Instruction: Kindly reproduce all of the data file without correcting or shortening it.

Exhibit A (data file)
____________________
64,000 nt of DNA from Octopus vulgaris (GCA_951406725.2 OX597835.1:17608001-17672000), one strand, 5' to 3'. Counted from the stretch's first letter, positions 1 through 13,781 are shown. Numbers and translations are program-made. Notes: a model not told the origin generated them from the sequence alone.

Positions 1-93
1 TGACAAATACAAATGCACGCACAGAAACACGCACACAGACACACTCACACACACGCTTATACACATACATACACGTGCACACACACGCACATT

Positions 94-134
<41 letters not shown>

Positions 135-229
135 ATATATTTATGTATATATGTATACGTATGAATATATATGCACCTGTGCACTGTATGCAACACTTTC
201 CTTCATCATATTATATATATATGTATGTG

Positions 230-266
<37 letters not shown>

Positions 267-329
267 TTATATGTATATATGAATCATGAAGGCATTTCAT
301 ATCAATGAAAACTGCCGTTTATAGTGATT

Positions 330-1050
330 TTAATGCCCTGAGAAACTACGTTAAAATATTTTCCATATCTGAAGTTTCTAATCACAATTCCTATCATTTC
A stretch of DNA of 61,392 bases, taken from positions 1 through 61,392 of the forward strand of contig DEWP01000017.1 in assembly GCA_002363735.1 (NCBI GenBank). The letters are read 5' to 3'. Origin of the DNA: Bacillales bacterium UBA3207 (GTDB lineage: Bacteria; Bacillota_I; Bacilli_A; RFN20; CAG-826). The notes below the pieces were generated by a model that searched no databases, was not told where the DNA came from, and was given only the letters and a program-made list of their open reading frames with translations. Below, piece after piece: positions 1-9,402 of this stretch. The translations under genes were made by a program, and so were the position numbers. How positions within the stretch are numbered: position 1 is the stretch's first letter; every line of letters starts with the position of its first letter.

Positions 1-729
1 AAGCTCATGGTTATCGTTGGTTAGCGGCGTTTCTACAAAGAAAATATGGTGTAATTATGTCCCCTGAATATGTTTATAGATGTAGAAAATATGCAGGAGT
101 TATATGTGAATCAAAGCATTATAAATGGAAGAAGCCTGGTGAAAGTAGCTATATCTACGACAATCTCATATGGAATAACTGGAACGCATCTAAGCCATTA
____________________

64,000 nt of DNA from Octopus vulgaris (GCA_951406725.2 OX597835.1:17608001-17672000), one strand, 5' to 3'. Counted from the stretch's first letter, positions 1 through 13,781 are shown. Numbers and translations are program-made. Notes: a model not told the origin generated them from the sequence alone.

Positions 1-93
1 TGACAAATACAAATGCACGCACAGAAACACGCACACAGACACACTCACACACACGCTTATACACATACATACACGTGCACACACACGCACATT

Positions 94-134
<41 letters not shown>

Positions 135-229
135 ATATATTTATGTATATATGTATACGTATGAATATATATGCACCTGTGCACTGTATGCAACACTTTC
201 CTTCATCATATTATATATATATGTATGTG

Positions 230-266
<37 letters not shown>

Positions 267-329
267 TTATATGTATATATGAATCATGAAGGCATTTCAT
301 ATCAATGAAAACTGCCGTTTATAGTGATT

Positions 330-1050
330 TTAATGCCCTGAGAAACTACGTTAAAATATTTTCCATATCTGAAGTTTCTAATCACAATTCCTATCATTTC
A stretch of DNA of 61,392 bases, taken from positions 1 through 61,392 of the forward strand of contig DEWP01000017.1 in assembly GCA_002363735.1 (NCBI GenBank). The letters are read 5' to 3'. Origin of the DNA: Bacillales bacterium UBA3207 (GTDB lineage: Bacteria; Bacillota_I; Bacilli_A; RFN20; CAG-826). The notes below the pieces were generated by a model that searched no databases, was not told where the DNA came from, and was given only the letters and a program-made list of their open reading frames with translations. Below, piece after piece: positions 1-9,402 of this stretch. The translations under genes were made by a program, and so were the position numbers. How positions within the stretch are numbered: position 1 is the stretch's first letter; every line of letters starts with the position of its first letter.

Positions 1-729
1 AAGCTCATGGTTATCGTTGGTTAGCGGCGTTTCTACAAAGAAAATATGGTGTAATTATGTCCCCTGAATATGTTTATAGATGTAGAAAATATGCAGGAGT
101 TATATGTGAATCAAAGCATTATAAATGGAAGAAGCCTGGTGAAAGTAGCTATATCTACGACAATCTCATATGGAATAACTGGAACGCATCTAAGCCATTA